I’ve just finished my last books about slaves and slavery. Elysium, Book IV of the Plantation Series is now out, and in a few days, Orchid Island will be available too. And that’s it for me. I’ve written all I can about the injustice of racism and slavery.
In fact, Orchid Island was a step away in itself. I had been thinking and reading about happiness, and remembered Abraham Lincoln’s remark about most people being about as happy as they make up their minds to be. And as I had one more book in me about slaves, I asked myself whether – and how – slaves could have been happy. I don’t mean odd moments of happiness or joy – I’m sure those moments came to them, too. But every-day, pretty pleased with the world happiness? What would that look like for a slave?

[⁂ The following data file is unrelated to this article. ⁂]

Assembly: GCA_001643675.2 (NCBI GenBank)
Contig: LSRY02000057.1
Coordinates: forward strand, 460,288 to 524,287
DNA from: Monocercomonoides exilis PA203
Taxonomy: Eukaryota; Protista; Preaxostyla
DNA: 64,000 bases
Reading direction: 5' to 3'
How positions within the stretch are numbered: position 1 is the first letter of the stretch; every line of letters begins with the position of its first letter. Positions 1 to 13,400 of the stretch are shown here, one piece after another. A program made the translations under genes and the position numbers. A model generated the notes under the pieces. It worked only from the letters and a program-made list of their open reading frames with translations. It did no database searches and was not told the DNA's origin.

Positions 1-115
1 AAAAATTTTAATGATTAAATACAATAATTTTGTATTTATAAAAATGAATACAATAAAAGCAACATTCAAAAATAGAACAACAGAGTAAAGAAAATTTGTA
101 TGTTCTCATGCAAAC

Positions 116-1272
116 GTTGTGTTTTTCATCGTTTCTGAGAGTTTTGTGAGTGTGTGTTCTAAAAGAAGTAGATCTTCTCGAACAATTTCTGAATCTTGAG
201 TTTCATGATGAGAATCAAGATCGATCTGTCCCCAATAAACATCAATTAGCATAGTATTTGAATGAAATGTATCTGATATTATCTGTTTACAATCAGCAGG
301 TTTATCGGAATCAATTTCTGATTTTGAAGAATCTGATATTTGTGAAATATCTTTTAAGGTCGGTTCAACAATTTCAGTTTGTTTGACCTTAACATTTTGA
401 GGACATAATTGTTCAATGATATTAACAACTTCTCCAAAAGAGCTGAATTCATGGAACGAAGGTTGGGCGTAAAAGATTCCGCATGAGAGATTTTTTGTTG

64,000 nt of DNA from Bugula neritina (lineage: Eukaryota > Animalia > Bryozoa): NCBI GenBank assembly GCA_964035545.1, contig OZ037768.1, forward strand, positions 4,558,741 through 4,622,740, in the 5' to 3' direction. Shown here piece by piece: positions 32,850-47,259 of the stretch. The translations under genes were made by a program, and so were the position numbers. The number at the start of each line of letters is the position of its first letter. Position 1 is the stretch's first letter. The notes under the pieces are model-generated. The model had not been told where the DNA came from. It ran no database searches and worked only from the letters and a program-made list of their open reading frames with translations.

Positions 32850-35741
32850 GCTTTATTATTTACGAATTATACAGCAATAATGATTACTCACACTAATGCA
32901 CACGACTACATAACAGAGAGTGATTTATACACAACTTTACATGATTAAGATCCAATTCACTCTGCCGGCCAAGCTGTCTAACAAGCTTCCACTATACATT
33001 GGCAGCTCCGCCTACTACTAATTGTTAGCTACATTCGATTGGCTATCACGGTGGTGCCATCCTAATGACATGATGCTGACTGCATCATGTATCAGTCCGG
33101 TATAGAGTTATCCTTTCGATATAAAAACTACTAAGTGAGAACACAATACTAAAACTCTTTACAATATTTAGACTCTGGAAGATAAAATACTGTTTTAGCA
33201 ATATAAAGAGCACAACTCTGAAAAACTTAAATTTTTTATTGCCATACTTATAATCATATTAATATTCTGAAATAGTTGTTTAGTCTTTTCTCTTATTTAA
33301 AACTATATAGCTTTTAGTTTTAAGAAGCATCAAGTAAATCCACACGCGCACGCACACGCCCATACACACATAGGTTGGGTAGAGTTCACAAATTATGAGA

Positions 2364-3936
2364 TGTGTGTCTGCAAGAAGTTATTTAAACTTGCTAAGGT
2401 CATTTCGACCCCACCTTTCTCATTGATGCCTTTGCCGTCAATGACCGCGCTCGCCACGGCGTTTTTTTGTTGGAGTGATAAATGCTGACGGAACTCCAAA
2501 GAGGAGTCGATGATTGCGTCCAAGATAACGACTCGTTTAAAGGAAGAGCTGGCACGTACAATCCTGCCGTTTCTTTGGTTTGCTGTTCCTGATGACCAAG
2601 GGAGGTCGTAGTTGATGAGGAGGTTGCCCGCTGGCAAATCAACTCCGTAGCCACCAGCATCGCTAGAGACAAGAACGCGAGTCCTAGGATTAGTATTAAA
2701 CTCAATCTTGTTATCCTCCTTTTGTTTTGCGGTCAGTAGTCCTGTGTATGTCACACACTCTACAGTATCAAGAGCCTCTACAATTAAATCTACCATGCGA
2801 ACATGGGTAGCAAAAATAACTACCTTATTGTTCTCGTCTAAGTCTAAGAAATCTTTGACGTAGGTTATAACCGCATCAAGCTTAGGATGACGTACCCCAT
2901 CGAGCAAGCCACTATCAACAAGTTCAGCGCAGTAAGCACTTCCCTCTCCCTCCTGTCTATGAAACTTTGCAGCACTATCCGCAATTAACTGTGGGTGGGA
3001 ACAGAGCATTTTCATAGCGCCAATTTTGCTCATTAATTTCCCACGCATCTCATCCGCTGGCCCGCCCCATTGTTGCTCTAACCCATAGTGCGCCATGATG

And that’s when Zeb and Livy wiggled into my head. They’re both slaves working the fields on a cane plantation. Zeb is more than cheerful – he is genuinely glad to be alive and sees no point on dwelling on the unpleasant fact of being enslaved since there is nothing to be done about it. Livy, on the other hand, is brittle with rage and frustration and lives for the day she can break free. Of course two such opposite personalities are drawn to each other – this is fiction, after all.
So I ended up with Orchid Island, a novel about slaves, not about slavery. The whites in the book are hardly more than tertiary characters, though Livy’s desire for freedom certainly circles back to the whites who control her and Zeb’s lives.
I don’t think the distinction between writing about slaves and about slavery is too fine. What I wanted to think about was how slaves had full, rich lives of integrity, dignity, hope and purpose regardless of being enslaved persons. Life is too big, too rich, to define a character like Zeb so that he is “only” a slave.